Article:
Local shul sends state-of-the-art ambulance to Israel
TEANECK A bright yellow truck bearing a red star of David pulled into the parking lot of Cong. Rinat Yisrael last Friday morning and Bennett Deutsch saw the completion of an almost year-long project.
During last summer’s Second Lebanon War, Deutsch, a past president of Rinat Yisrael, was looking for a concrete way to help Israel. Jonathan Feldstein, the Israel representative to American Friends of Magen David Adom and a former Teaneck resident before he made aliyah in ‘004, told Deutsch that MDA needed about $160,000 for a state-of-the-art bloodmobile to replace one of its antiquated models.
Bennett Deutsch stands with the bloodmobile he championed.
"The war last summer took its toll on MDA’s aging fleet of bloodmobiles that were dispatched much greater distances and with much greater frequency to collect blood from even smaller groups than normal," Feldstein said last week. "What Bennett initiated and many Rinat members participated in is truly critical and could not be more timely."
The new unit is a prototype based on upgrades to another prototype MDA developed last year. While Deutsch knew the new bloodmobile would not make it to Israel before the end of the war, it was something the country could always use, he said.
"I thought it would be an appropriate opportunity for people to provide a joint meaningful capital asset" to MDA, Deutsch told The Jewish Standard last week. MDA "had just gotten a test model and wanted to upgrade the new fleet. I thought we might be able to raise that amount, then went about the arm-twisting."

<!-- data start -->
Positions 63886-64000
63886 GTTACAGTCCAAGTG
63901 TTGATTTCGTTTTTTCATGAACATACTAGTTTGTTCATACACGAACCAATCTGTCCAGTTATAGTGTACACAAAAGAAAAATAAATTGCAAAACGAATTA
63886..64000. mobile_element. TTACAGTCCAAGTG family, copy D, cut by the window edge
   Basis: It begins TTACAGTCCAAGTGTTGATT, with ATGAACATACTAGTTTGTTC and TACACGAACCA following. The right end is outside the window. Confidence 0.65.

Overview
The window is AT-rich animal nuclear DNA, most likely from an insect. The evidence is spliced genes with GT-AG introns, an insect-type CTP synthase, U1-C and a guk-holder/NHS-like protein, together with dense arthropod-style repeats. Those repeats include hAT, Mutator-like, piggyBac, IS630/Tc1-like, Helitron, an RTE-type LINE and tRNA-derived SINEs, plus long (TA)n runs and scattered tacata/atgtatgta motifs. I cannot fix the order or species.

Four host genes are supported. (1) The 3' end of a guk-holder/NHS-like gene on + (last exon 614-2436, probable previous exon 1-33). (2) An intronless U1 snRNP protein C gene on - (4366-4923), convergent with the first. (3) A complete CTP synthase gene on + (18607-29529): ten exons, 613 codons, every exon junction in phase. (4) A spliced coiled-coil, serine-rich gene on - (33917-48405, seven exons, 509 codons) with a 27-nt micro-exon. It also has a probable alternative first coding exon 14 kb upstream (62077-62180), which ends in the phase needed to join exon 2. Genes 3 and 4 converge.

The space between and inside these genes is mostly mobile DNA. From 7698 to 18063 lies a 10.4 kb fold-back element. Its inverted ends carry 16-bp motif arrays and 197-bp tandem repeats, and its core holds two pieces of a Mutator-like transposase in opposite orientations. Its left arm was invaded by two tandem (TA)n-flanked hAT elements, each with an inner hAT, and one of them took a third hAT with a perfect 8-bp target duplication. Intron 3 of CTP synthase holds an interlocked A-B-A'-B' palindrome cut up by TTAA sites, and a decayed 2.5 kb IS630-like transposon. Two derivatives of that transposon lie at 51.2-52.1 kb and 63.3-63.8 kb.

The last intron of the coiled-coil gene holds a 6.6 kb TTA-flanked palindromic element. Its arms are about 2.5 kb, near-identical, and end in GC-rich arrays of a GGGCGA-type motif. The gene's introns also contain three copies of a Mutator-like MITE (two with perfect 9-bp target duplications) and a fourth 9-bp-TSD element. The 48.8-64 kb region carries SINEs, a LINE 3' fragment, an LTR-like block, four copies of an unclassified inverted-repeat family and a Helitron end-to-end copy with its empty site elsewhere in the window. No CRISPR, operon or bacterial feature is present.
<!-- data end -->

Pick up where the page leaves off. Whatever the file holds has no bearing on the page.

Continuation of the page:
While not an official fund-raiser of Rinat Yisrael, Deutsch had the support of the shul to ask for donations within the congregation. By the end of August, more than 40 Rinat donors had contributed the $167,000 needed to buy the bloodmobile. Of that amount, $130,000 came from contributions between $5,000 and $10,000.
"This entire project was really at the impetus of Bennett Deutsch," said Robert Kern, director of marketing & communications for American Friends of Magen David Adom. "He organized it. It was his idea. He raised the money. It could not have been donewithout him. He made this all happen."
American Friends of Magen David Adom is the largest provider of supplies to MDA, which supplies 97 percent of all blood needs in Israel, he said. On any given day, the yellow bloodmobiles can be seen on Israel’s streets.
A standard ambulance costs $70,000 to $80,000, while an advanced ambulance costs upwards of $100,000. The bloodmobiles are more expensive because they require refrigeration equipment to keep the blood sterile.
This new model is the first to be manufactured using an upgraded prototype developed last year. The unit not only acts as a transport for blood supplies, but it has a platform that can be used for collecting blood donations.
The bloodmobile was built by an Indiana-based company that specializes in customization of ambulances and Air Force vehicles. According to Kern, building the units in the United States and shipping them is more cost-effective for AFMDA-ARMDI.
"Not only are we providing them, we’re building them here," he said. "This is the best way to go."
The bloodmobile was scheduled to be flown to Israel earlier this week. Usually, AFMDA-ARMDI ships its equipment by sea but this was urgently needed and MDA is eager to see how it works, Kern said. If the organization is pleased with its performance, it will become the new standard for bloodmobiles in Israel.
Deutsch hopes the unit’s inscription of Rinat Yisrael’s donation will encourage other shuls and organizations to make similar donations. Once the vehicle is in Israel, AFMDA-ARMDI will begin publicizing it to attract other donors.
The bloodmobile was scheduled to leave Rinat’s parking lot Sunday night. Kern expects it to be on Israeli roads by next week. "MDA in Israel is very excited and very anxious to get this new vehicle into service as soon as possible," he said.
For more information on AFMDA-ARMDI, visit www.afmda.org